Don’t Monkey With The Plate

Plate, what plate?

We call the piece of plastic that has the hatch opening in it the deck PLATE. Because it is secured by 4 screws, most people think you are supposed to take off the plate to get at, or remove, things inside. Wrong!

The design of the deck plate is one of those ingenious designs of Jon Elmaleh, the product engineer that put our boat together. It really is a piece of work.

The cockpit

When you open the hatch and look inside, most think they are looking at the inside of the boat. Wrong again. You are actually looking at a molded part of the deck, a cockpit, so to speak. The fact is, there is no where you can see the inside of the boat unless you peak into that little tiny hole in the transom. So while other model sailors are putting up with water that gets into their boats sloshing through their electronics, you actually enjoy a most advanced design.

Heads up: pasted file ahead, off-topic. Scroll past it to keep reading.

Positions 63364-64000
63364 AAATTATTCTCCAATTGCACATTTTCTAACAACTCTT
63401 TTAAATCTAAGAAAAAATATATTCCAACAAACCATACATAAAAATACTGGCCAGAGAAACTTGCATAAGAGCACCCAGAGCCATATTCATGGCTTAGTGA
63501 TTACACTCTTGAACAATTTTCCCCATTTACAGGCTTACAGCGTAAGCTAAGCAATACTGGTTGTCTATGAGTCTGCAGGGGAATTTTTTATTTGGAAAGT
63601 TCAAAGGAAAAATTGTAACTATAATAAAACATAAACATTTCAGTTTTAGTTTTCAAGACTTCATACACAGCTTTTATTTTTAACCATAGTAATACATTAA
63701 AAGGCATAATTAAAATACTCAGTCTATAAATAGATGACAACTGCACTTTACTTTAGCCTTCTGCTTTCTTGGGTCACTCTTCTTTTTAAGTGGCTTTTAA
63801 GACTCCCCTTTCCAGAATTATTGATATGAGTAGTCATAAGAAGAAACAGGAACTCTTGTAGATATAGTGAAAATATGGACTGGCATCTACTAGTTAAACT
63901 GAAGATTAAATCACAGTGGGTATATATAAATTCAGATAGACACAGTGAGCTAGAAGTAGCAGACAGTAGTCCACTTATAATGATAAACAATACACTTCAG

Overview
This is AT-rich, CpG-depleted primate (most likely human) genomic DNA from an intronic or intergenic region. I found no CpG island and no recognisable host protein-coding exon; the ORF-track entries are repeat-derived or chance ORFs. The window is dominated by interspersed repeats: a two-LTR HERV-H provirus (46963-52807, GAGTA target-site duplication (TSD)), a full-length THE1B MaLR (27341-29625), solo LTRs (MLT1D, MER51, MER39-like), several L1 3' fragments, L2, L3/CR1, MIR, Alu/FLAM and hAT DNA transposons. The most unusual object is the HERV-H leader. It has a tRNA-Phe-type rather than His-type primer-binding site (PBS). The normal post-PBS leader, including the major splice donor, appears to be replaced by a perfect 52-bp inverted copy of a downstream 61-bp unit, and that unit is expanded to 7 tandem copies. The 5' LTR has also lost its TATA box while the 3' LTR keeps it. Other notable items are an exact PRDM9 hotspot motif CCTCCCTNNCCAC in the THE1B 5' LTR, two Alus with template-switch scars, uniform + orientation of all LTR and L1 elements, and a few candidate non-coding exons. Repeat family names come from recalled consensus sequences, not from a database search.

The seal

Since there are NO holes in the cockpit floor or walls, no water can enter from inside the boat. The only way water can get in is through the deck plate. This plate is sealed on with a compound that you should never need replacement or maintenance (unless you have a boat with a clear compound – silicon). As you will note looking around this plate, there are numerous places water could leak into the plate, screws, antenna mount, switch cover, servo holes, etc. If any water drips into you cockpit, read Soggy Bottom Blues.

How do I get the servos out?

Well, I can tell you haven’t read the article on Baby Black Blocks. There you will see pictures of how the servos are installed – and just how smart an installation this is. The bottom line is that if you ever need to get the servos out, you have one screw, used to attach the deck horn/drum to the servo drive shaft, to undo. Then pull out the Baby Black Block, and plunk, out it comes.

The other stuff

The switch mount screws are on deck and easy to get too. Just a few seconds and out falls the deck switch. And, of course, the only other things in the cockpit are the receiver and the battery pack – both are mounted with hook and latch material.

So Don’t Monkey With The Plate unless you have a leaky seal, you have no reason to ever remove it from the boat.

This article was written by Steve Lang of